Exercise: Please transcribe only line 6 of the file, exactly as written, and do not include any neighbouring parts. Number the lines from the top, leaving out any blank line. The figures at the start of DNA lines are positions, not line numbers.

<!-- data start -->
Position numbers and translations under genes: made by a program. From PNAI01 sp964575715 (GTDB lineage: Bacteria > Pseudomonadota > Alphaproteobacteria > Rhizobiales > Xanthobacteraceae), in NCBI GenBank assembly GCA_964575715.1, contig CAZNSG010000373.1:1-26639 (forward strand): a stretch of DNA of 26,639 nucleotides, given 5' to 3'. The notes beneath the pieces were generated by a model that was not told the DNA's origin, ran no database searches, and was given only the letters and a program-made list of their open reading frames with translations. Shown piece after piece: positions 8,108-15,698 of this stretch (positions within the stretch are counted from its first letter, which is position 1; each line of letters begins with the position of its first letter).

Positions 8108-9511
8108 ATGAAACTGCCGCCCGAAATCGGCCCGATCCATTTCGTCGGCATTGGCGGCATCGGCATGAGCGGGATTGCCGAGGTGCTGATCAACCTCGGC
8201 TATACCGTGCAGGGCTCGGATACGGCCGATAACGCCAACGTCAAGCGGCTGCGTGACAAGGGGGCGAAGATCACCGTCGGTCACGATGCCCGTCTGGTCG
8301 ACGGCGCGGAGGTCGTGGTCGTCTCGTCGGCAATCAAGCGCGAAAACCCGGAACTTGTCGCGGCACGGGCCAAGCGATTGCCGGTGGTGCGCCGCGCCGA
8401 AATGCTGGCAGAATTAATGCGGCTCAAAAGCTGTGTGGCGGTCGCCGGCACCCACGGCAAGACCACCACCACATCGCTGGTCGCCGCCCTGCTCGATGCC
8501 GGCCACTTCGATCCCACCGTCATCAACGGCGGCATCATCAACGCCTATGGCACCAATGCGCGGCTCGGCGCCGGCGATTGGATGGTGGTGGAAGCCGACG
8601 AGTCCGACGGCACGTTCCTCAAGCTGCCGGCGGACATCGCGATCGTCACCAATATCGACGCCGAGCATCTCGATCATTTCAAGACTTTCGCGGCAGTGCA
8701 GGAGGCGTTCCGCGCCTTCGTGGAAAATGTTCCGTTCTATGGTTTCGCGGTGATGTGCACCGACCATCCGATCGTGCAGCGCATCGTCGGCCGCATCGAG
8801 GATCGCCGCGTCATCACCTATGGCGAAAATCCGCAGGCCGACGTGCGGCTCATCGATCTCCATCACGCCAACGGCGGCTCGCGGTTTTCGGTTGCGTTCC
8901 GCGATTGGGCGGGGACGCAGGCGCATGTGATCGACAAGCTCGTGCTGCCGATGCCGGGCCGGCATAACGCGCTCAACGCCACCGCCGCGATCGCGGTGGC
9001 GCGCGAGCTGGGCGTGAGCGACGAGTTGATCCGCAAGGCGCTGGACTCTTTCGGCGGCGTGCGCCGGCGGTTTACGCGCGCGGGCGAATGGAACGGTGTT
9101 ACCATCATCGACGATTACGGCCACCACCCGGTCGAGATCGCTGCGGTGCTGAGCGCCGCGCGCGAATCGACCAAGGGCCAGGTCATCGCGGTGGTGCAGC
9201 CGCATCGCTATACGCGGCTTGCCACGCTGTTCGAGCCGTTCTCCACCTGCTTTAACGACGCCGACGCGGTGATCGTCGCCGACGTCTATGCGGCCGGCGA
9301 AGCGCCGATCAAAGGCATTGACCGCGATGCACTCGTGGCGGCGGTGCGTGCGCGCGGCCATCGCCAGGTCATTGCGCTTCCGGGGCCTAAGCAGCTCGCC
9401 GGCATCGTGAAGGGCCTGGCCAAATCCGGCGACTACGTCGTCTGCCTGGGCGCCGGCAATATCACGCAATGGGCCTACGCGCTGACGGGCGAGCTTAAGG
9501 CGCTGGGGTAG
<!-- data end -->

8401 AATGCTGGCAGAATTAATGCGGCTCAAAAGCTGTGTGGCGGTCGCCGGCACCCACGGCAAGACCACCACCACATCGCTGGTCGCCGCCCTGCTCGATGCC